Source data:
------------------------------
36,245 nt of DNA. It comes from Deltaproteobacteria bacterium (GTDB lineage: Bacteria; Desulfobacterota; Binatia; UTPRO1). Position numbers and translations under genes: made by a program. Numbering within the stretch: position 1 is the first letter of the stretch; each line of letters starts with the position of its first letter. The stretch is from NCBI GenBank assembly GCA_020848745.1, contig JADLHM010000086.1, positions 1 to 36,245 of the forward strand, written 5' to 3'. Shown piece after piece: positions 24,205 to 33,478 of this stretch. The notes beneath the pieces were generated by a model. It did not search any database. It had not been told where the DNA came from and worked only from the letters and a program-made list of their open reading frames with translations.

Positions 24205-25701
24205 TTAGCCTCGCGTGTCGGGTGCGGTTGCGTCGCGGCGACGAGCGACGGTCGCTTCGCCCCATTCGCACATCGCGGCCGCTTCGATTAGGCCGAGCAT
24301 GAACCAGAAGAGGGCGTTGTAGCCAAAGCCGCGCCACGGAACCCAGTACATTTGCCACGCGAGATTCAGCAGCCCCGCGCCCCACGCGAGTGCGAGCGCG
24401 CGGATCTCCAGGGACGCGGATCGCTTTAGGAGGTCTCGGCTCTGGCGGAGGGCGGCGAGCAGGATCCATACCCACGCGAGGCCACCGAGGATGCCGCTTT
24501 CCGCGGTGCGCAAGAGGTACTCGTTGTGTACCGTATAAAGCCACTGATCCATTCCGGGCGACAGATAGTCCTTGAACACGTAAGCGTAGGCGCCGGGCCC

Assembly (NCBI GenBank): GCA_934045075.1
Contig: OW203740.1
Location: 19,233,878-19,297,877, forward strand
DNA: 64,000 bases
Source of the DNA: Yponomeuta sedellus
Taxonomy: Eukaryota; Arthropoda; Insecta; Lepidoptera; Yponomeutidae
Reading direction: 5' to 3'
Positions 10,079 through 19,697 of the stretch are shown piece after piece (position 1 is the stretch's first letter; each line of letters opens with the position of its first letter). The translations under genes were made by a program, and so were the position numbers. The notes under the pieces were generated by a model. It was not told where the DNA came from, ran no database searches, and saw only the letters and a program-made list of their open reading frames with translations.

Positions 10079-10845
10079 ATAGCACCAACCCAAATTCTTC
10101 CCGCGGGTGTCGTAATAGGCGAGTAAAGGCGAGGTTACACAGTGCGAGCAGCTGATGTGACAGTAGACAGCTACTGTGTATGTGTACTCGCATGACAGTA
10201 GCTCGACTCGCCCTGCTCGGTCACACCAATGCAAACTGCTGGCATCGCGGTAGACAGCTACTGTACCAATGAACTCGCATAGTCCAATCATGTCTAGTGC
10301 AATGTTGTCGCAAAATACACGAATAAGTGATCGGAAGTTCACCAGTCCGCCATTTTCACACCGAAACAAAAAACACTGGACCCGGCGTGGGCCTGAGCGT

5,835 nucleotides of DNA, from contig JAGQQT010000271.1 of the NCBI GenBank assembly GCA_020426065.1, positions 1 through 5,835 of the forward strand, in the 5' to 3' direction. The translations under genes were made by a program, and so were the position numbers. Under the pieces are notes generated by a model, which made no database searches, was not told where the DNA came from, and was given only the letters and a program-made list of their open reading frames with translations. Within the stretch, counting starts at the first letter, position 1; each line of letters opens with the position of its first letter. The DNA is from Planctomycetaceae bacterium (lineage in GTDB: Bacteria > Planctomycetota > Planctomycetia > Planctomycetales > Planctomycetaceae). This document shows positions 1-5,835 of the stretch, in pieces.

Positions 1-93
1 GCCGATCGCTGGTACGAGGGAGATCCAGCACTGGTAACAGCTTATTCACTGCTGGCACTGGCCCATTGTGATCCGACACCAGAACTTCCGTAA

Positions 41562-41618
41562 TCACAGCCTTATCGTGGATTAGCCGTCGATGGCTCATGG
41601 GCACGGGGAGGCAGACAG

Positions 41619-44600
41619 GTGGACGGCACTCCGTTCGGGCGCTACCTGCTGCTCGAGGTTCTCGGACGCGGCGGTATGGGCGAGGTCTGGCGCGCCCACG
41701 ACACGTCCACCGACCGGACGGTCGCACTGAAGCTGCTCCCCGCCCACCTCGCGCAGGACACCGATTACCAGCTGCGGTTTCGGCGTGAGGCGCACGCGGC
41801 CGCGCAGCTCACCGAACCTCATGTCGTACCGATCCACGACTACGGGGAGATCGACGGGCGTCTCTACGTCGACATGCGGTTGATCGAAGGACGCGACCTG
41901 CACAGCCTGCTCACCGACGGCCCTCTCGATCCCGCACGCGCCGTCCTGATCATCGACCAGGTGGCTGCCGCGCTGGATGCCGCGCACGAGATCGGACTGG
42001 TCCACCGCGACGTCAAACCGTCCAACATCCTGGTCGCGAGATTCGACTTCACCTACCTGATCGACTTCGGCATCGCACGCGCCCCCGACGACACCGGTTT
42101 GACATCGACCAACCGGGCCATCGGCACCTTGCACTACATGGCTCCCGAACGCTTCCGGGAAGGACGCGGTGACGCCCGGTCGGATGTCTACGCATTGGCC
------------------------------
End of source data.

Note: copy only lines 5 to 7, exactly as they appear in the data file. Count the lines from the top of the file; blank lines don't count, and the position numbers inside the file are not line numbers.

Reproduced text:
24401 CGGATCTCCAGGGACGCGGATCGCTTTAGGAGGTCTCGGCTCTGGCGGAGGGCGGCGAGCAGGATCCATACCCACGCGAGGCCACCGAGGATGCCGCTTT
24501 CCGCGGTGCGCAAGAGGTACTCGTTGTGTACCGTATAAAGCCACTGATCCATTCCGGGCGACAGATAGTCCTTGAACACGTAAGCGTAGGCGCCGGGCCC

Assembly (NCBI GenBank): GCA_934045075.1